Conservatives sometimes try to rally progressives to oppose the Senate health care bill by characterizing the legislation as a give away to private insurers. But this morning, retiring Congressman John Shadegg (R-AZ) took this manufactured outrage to new heights, telling MSNBC’s David Schuster that the bill would give insurers “exactly what they want”:
SHADEGG: The reality is this bill is going to reward for-profit companies that have done a disservice. This bill mandates, with the IRS executing the penalty if you don’t go along, that you and I buy health insurance plans from for-profit companies. That’s an outrage. It’s the same for profit health care companies that have done a lousy job of taking care of this. And yet this bill gives them exactly what they wanted. The insurance industry, the for-profit insurance industry wanted an individual mandate and that’s what they are getting out of this bill. The for-profit insurance industry did not want a public option because they don’t like competition. And guess what? They are getting that. This bill is giving to the for-profit insurance companies and I happen to believe that Dennis is making this point, it’s giving the for-profit insurance companies exactly what they want.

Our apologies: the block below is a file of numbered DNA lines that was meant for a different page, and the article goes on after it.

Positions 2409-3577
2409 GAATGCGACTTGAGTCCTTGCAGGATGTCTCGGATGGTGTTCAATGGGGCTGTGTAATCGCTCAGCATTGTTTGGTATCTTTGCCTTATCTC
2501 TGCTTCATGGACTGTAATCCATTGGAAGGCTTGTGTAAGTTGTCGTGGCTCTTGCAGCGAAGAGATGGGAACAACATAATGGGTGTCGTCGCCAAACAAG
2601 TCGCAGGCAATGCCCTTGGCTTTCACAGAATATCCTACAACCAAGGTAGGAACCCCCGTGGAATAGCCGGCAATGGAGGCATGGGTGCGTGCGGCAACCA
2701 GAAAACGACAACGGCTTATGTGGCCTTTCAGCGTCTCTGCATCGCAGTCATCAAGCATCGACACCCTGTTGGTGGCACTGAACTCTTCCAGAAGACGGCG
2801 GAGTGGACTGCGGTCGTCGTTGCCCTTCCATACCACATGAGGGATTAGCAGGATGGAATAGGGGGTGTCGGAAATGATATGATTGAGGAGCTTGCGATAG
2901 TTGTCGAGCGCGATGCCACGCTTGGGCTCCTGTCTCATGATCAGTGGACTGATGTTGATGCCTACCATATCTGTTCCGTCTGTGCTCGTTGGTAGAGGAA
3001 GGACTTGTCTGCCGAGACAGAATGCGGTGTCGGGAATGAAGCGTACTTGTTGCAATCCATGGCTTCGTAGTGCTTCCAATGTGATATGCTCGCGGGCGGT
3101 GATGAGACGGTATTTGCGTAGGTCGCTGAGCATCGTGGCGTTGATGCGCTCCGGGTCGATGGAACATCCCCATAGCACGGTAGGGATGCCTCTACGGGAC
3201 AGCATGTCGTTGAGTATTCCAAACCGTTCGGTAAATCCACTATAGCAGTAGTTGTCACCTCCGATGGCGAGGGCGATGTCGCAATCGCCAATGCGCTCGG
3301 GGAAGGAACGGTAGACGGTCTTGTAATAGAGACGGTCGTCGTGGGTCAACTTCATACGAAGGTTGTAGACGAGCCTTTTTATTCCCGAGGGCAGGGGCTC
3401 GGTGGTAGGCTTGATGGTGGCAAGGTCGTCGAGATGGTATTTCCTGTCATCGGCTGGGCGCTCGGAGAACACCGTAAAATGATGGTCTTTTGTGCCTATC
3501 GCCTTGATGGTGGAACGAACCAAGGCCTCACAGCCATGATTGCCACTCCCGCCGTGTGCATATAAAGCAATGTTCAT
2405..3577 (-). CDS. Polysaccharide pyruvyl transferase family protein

When Schuster pressed Shadegg on whether he would support a “government-run medicare expansion,” Shadegg described his personal health care proposal which, ironically, would go a lot further towards pleasing the insurance industry than the Senate bill. Shadegg’s plan would allow insurers to continue providing completely unregulated insurance policies to cheap-to-cover younger Americans and push older more expensive Americans into tax payer funded high risk pools. Shadegg takes some preliminary steps towards limiting premium growth, but it’s unlikely that these programs will offer affordable or even adequate coverage.
Nationwide, high-risk pools can afford to cover fewer than 200,000 people. States grapple with the high cost of insuring a large pool of very sick people by charging higher premiums, denying benefits for treatments related to their preexisting conditions and limiting eligibility. In fact, according to the Tax Policy Center, subsidizing sick people by grouping them together into a single risk pool could cost as much as $1 trillion over ten years.